Or is this a cop out on my part? Maybe I simply need to humble myself, and listen to all the things that people have said and deal with them as needed. But how do I know that the things that happened weren't to do with the other person's issues and not my own? If I change the things that a few people have said (some people have split on me and I sincerely do not know why) do I not run the risk of conforming to their idea and understanding of how I'm supposed to be as opposed to being who I really am, warts and all? Will I not lose my identity? Will I not just be a people pleaser? If I change one element of who I am to satisfy one group of people, another set of individuals will despise me for that element now being absent from my personality. What in the world is a person to do????

Answers/suggestions/advice warmly received!!

Thursday 24 July 2008


I had my tooth pulled out this month! Wow, what an experience; I definitely do not recommend it! I'd had a root canal done five years ago and had a crown fitted on what remained of the tooth. Unfortunately the crown wasn't fitted well so the germs caused my tooth to decay all the way to the root. My cheek was so swollen. Once I can figure out how to download the picture from my phone I will show it to you; I looked like a bull frog!! Once the swelling had gone down sufficiently after taking copious amounts of antibiotics, I was scheduled to have the tooth pulled at a teaching hospital. I felt a bit sad because the tooth had been a part of me for so many years. I don't know if I've always had it, or whether it appeared after my milk teeth had fallen out. I don't know if it was my wisdom tooth or my molar, but it was second from the back on the bottom left hand side!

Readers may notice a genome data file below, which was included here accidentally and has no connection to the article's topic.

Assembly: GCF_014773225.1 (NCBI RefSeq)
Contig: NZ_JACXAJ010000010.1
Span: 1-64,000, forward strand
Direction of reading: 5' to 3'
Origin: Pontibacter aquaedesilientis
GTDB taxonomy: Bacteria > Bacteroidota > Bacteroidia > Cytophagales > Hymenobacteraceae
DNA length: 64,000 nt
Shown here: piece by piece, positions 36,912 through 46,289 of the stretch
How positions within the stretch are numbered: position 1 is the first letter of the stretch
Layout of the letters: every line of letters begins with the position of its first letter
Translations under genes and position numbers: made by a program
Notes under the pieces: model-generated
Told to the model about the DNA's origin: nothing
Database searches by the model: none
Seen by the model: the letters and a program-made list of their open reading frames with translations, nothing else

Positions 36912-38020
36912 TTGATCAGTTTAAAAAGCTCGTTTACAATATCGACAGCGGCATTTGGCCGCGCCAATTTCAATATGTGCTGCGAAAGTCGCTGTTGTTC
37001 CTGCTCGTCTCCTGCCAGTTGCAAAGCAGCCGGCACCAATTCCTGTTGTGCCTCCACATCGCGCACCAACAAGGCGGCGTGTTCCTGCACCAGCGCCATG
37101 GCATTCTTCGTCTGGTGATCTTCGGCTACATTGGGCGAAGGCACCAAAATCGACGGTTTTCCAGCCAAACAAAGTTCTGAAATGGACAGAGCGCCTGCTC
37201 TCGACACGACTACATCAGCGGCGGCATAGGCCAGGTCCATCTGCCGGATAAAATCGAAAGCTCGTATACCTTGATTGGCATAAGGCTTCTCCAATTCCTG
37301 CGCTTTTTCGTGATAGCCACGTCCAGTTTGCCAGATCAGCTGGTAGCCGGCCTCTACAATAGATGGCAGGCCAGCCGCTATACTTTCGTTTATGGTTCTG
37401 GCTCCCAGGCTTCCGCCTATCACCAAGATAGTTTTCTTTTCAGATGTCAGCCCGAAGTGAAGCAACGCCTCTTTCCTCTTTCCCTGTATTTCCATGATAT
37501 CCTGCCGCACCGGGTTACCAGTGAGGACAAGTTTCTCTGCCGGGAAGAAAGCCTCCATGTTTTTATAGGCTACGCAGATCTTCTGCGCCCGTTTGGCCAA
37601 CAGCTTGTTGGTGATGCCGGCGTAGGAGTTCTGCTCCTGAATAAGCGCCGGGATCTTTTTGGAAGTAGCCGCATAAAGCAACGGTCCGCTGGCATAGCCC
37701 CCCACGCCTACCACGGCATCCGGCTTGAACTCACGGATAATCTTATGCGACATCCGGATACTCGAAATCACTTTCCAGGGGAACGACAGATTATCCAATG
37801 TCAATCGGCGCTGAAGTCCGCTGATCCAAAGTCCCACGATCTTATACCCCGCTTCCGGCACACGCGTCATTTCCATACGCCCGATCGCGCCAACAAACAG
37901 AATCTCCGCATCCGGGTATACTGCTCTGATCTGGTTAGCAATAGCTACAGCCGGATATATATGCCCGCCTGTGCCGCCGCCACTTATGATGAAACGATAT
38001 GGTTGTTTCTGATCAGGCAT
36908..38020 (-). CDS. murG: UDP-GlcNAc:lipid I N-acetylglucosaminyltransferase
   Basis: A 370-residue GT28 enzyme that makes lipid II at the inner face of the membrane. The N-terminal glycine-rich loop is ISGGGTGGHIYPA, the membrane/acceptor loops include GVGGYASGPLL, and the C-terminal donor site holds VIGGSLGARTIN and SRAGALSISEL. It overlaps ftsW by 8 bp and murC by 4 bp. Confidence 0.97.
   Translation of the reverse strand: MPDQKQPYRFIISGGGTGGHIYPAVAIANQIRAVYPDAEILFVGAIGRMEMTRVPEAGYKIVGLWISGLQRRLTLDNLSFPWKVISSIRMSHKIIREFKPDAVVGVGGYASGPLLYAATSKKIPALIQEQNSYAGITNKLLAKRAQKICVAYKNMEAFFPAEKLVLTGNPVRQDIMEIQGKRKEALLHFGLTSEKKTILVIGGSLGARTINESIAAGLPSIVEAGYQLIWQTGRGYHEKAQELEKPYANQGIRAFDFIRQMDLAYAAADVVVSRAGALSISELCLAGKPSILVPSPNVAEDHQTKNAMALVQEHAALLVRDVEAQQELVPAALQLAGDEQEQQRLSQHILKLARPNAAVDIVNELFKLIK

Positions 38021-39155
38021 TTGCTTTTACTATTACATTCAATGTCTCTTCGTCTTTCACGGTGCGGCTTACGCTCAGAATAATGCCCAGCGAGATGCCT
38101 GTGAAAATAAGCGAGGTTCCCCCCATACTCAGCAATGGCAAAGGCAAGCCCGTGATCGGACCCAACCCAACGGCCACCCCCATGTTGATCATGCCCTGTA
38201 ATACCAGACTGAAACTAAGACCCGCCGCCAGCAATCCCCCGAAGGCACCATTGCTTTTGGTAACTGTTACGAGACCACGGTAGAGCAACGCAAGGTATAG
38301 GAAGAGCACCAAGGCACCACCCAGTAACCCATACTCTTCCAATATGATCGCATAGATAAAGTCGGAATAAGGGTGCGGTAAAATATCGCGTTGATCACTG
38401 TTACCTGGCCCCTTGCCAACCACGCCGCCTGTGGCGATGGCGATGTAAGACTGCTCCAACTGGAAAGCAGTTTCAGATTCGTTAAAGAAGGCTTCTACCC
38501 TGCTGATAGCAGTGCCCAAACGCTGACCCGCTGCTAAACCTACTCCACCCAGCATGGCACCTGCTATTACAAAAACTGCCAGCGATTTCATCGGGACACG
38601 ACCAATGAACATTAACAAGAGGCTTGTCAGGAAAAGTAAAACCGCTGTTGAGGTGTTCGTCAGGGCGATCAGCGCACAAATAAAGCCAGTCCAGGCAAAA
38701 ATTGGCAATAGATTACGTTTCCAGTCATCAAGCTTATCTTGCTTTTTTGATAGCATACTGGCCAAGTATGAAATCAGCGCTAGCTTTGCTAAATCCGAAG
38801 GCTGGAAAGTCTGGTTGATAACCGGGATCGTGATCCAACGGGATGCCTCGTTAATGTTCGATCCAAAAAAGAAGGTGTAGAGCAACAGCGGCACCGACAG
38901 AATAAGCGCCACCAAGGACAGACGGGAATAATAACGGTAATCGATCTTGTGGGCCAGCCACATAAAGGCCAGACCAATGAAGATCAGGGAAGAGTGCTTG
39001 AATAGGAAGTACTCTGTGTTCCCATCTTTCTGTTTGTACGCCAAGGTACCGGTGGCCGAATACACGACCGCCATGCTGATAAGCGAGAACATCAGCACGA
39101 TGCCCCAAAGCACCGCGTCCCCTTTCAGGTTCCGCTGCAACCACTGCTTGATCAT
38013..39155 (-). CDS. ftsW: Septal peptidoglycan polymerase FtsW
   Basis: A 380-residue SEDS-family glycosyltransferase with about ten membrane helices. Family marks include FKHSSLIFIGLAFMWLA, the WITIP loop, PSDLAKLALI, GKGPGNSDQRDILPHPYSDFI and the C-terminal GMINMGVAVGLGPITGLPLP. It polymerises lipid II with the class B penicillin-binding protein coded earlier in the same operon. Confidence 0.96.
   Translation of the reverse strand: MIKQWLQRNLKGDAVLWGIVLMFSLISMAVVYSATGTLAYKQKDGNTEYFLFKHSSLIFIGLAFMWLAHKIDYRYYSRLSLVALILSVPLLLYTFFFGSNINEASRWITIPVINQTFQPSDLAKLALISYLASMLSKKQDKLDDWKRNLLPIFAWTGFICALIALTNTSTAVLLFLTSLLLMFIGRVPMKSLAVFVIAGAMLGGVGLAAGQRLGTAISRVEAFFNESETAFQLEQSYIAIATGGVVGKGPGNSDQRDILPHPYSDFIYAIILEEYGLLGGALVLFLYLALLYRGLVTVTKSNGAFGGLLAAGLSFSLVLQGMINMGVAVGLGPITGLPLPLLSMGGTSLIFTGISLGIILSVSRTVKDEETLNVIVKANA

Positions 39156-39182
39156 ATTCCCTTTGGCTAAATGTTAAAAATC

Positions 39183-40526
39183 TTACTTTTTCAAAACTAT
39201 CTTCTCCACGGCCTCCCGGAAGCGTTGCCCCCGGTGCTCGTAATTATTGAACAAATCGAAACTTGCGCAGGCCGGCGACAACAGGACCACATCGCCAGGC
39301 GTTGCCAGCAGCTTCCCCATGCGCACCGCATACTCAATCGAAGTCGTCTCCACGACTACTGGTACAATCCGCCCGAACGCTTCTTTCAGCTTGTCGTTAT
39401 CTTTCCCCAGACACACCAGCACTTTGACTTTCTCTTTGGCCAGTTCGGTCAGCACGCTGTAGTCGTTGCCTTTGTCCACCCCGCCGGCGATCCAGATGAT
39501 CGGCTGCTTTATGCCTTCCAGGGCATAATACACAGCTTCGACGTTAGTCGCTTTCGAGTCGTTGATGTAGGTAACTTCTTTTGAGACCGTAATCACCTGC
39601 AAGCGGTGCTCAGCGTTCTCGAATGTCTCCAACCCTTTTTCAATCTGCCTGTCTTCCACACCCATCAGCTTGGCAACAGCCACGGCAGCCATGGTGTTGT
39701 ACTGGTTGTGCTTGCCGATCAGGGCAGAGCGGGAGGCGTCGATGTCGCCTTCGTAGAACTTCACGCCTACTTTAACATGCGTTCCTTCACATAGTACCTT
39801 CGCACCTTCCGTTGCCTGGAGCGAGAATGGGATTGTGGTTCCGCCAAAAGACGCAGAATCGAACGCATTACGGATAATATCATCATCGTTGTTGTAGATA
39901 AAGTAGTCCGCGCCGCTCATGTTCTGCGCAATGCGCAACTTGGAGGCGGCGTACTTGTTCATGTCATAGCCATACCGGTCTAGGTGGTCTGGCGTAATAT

I was a bit apprehensive at first when I went to the hospital. Ordinarily I would never let a trainee touch me at all, but I reasoned that as the person I would be seeing would still be in training and be supervised, they would be a lot more careful and thorough than regular dentists. I was right. I had a lovely Zimbabwean chap attend to me. He was very thorough and explained everything very clearly. Then after checking with his supervisor that everything was ok, we proceeded. First the dreaded injections. iii-yiii-yiiii! What a barbaric procedure! I had opted to just have the area where the tooth needed to be pulled numbed rather than having a local anaesthetic. The pessimist in me says that if I get put to sleep by injection I may not wake up again!! Don't worry, I'm working on it!!

When the area was finally numbed, which took at least four injections, he proceeded to remove the offending tooth. He had in his hand what looked like a screwdriver-like tool. I gasped and closed my eyes. The pressure on my mouth was tremendous. He was really digging away at something. I realised I was holding my breath and started to breathe again. As I did so I opened my eyes only to see him pick up what looked like a pair of pliers! My eyes widened in horror; was this guy for real???!!! He tried to latch onto my tooth and pull. This went on for what seemed like a long while. He tried to pull again and I made a strangulated sound and he stopped. I asked if it wouldn't be better, as per his previous suggestion, to cut my gum and remove the tooth as he seemed unable to pull it out. He said it would be better to do it the way he was attempting now, as the post operative stress of cutting the gum was quite severe. I said ok, but I didn't believe him. I could see that his male ego wouldn't allow him to take any other course of action. I imagined him saying something to himself like: "this piddly little tooth won't defeat me; I train at the gym three times a week for goodness sake!"